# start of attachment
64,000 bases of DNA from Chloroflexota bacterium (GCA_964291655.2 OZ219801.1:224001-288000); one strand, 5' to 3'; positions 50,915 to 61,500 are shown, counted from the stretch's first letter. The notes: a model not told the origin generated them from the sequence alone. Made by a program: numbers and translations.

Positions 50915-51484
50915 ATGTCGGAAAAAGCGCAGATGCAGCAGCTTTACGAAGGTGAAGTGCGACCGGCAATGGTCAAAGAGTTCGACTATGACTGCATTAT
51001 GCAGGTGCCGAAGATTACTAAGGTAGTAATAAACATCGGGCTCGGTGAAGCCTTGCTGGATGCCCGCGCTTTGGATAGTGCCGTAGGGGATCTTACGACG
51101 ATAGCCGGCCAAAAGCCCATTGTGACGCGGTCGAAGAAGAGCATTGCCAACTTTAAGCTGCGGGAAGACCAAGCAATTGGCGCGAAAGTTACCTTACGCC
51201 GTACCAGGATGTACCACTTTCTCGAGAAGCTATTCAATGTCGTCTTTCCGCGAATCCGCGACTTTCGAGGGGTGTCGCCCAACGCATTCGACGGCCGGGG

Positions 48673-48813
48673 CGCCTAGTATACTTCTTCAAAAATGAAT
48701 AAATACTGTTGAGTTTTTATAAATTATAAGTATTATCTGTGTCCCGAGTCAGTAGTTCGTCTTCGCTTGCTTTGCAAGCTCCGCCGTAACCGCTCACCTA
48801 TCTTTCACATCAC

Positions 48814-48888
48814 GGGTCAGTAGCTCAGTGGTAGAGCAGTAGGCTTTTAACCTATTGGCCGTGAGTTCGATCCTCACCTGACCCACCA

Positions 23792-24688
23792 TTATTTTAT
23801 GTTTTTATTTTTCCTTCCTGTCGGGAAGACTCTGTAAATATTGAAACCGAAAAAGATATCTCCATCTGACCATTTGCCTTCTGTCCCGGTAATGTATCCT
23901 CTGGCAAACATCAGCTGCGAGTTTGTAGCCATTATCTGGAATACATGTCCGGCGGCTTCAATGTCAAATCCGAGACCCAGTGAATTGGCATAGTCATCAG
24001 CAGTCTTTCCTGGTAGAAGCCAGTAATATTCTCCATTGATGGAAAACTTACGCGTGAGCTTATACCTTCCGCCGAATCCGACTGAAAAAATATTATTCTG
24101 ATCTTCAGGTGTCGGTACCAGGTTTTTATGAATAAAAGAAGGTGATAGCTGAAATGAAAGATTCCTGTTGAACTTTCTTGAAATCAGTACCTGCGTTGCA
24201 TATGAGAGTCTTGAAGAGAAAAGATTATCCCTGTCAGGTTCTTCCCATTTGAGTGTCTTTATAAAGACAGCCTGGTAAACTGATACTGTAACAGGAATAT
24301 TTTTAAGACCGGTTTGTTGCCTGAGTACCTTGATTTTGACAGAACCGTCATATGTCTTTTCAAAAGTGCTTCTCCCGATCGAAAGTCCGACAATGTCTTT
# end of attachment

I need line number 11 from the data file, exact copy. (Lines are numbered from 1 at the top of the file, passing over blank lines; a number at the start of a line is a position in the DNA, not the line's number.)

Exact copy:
Positions 48814-48888